Multiple choice questioning

Have you ever had children in your class that seem unable or reluctant to verbally answer key questions whether it’s during whole class teaching, small group settings or one-to-one work?

The reasons as to why this could be happening are vast and as individual as the child.  However, today we had a speech and language focussed inset and the speech and language therapist running it shared one very simple way to encourage children with language disorders or delay to answer a question: give them options. In other words, turn your questions into multiple choice.

What colour is the girl’s top? becomes What colour is the girl’s top? Is it red or blue?

This approach is particularly useful for children with word finding difficulties; they know the answer when they see it, but struggle to find the word independently. However, as with many things I have observed and learned about, what is good for children with special educational needs is often also good for all children.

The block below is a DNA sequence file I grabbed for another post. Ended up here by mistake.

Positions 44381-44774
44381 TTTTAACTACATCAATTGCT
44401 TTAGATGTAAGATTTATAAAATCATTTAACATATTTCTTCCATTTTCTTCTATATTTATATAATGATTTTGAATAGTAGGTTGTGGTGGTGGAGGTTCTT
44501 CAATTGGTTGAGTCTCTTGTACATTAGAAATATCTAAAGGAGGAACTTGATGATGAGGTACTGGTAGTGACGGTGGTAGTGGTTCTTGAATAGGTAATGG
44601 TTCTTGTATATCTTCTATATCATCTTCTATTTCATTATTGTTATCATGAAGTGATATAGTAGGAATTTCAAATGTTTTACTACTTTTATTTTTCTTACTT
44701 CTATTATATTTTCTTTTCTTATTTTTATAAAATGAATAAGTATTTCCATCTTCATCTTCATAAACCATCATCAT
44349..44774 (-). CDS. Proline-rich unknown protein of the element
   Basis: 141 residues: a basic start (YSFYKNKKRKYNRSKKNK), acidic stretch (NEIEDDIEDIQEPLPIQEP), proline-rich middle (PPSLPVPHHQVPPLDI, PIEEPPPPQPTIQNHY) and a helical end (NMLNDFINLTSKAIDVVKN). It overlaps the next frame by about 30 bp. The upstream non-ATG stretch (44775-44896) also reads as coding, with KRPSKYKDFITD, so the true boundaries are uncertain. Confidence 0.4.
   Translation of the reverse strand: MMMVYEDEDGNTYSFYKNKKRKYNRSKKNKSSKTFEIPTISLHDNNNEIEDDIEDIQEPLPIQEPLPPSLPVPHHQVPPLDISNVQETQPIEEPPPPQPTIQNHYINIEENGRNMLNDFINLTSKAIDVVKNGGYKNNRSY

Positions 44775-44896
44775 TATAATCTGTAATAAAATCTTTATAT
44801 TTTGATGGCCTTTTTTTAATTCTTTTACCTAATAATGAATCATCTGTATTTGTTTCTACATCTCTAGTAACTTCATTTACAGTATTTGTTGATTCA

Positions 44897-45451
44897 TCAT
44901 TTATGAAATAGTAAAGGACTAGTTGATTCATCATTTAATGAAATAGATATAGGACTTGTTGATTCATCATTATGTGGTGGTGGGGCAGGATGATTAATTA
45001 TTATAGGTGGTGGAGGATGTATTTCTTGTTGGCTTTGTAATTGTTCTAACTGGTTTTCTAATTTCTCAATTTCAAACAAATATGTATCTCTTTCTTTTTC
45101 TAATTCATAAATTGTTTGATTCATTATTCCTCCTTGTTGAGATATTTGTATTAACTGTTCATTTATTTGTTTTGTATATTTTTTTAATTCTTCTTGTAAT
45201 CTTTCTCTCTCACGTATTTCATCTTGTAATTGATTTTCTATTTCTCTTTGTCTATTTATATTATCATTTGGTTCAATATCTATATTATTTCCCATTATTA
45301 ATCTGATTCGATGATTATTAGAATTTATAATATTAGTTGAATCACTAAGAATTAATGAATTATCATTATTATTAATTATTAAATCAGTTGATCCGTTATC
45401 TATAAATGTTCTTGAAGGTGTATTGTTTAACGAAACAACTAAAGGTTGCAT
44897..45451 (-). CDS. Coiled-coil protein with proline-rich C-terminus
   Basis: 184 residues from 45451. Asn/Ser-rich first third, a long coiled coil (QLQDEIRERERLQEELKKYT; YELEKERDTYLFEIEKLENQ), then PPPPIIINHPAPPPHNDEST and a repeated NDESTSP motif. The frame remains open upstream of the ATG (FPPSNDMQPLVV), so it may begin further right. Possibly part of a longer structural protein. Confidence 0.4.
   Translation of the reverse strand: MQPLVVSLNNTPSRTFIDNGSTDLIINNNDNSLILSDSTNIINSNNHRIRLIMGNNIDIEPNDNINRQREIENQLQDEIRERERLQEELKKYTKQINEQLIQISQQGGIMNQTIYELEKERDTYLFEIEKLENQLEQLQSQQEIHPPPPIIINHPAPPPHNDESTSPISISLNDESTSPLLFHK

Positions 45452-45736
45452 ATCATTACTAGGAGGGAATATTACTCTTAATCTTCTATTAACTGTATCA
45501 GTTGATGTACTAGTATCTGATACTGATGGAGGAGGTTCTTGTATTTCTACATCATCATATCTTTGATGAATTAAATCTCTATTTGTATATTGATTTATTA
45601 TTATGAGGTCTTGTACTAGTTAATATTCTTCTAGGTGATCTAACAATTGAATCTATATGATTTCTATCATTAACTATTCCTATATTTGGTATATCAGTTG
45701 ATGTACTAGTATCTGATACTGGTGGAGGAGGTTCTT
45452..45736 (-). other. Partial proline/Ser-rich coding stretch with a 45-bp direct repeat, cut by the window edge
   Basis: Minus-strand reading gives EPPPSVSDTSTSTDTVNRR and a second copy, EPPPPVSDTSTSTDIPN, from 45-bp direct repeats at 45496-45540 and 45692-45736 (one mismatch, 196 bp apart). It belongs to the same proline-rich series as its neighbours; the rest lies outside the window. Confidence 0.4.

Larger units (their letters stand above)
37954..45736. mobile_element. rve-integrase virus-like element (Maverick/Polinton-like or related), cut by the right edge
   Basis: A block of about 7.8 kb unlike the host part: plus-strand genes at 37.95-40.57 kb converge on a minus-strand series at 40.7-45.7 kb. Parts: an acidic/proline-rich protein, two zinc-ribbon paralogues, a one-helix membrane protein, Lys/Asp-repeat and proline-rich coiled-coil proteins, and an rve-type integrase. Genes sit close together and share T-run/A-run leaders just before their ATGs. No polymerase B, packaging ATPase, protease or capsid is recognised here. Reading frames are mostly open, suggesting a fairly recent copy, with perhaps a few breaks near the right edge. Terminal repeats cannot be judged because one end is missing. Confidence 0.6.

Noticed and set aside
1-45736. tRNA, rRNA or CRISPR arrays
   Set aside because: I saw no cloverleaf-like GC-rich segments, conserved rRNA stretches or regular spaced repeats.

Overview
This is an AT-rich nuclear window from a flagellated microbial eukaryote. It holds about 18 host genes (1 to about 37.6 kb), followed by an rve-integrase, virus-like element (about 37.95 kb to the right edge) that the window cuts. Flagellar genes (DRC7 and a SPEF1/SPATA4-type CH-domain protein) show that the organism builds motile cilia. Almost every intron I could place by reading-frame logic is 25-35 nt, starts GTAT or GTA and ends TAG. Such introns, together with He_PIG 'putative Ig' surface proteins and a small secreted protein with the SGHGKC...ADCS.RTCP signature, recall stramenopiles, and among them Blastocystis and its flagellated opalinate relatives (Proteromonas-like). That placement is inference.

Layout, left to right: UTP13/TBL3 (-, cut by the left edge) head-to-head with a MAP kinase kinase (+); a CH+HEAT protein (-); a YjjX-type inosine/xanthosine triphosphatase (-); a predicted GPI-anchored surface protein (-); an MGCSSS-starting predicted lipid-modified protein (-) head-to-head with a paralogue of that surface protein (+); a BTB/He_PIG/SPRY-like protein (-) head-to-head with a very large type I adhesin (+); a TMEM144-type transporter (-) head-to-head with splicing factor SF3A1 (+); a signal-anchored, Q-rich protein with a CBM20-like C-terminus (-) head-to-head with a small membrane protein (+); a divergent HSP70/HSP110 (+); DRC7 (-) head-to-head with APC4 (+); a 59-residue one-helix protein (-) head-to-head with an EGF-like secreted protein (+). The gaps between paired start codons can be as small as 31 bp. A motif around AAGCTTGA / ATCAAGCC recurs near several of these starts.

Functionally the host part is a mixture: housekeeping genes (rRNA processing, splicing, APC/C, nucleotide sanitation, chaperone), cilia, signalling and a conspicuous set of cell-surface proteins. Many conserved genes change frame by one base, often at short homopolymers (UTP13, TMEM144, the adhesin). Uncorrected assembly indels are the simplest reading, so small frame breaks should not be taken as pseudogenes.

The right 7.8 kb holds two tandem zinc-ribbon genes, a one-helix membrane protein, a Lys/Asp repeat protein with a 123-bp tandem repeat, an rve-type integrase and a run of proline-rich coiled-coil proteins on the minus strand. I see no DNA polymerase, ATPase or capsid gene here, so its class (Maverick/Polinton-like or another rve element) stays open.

What connective could I use here? Is it but or so?
How could we remove the salt from the mixture? Would we use filtration or evaporation?
What is the x-coordinate? Is it 3 or -2?

I can certainly see how I could use this technique to encourage more confidence with answering questions in almost any year 6 lesson if it was needed.

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